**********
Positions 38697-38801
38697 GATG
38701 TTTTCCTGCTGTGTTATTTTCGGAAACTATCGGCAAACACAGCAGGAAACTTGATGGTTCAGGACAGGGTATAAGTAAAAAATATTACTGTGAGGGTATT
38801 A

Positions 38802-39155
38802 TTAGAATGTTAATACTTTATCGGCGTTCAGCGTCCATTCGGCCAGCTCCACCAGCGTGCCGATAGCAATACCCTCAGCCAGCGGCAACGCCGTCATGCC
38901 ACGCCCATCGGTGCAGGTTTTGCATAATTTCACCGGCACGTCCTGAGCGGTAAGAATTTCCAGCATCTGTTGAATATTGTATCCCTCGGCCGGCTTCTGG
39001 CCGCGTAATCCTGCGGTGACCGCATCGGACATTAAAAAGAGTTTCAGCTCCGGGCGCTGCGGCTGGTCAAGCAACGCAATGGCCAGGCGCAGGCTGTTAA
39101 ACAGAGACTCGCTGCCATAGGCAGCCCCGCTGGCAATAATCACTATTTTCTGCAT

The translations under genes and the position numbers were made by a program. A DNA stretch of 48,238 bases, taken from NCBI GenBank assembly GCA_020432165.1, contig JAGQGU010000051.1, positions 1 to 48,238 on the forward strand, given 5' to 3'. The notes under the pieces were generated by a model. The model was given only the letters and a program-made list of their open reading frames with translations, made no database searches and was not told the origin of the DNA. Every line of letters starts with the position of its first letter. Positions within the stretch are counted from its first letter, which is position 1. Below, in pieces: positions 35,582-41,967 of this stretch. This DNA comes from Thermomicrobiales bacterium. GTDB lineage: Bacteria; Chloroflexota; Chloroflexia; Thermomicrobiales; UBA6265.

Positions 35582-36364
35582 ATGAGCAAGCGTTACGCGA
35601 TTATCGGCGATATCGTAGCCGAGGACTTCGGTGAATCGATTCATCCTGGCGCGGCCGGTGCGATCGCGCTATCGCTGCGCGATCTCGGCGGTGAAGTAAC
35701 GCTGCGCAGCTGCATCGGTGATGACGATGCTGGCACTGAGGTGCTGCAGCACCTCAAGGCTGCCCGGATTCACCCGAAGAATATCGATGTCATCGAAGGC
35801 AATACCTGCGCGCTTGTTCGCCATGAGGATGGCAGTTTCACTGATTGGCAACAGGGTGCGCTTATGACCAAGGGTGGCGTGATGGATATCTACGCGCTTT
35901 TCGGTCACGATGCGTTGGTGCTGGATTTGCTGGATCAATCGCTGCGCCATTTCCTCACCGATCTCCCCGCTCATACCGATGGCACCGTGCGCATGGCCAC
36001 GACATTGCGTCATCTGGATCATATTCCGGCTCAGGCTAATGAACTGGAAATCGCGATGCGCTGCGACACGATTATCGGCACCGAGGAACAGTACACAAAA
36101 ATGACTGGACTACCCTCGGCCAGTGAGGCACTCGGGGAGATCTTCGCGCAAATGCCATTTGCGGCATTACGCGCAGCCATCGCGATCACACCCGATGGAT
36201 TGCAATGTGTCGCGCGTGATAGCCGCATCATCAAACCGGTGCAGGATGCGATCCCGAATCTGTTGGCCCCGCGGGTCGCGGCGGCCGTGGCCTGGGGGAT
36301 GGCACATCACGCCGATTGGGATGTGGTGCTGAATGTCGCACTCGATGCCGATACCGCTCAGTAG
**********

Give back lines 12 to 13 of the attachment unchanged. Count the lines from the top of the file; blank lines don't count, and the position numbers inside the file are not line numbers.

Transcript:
35582 ATGAGCAAGCGTTACGCGA
35601 TTATCGGCGATATCGTAGCCGAGGACTTCGGTGAATCGATTCATCCTGGCGCGGCCGGTGCGATCGCGCTATCGCTGCGCGATCTCGGCGGTGAAGTAAC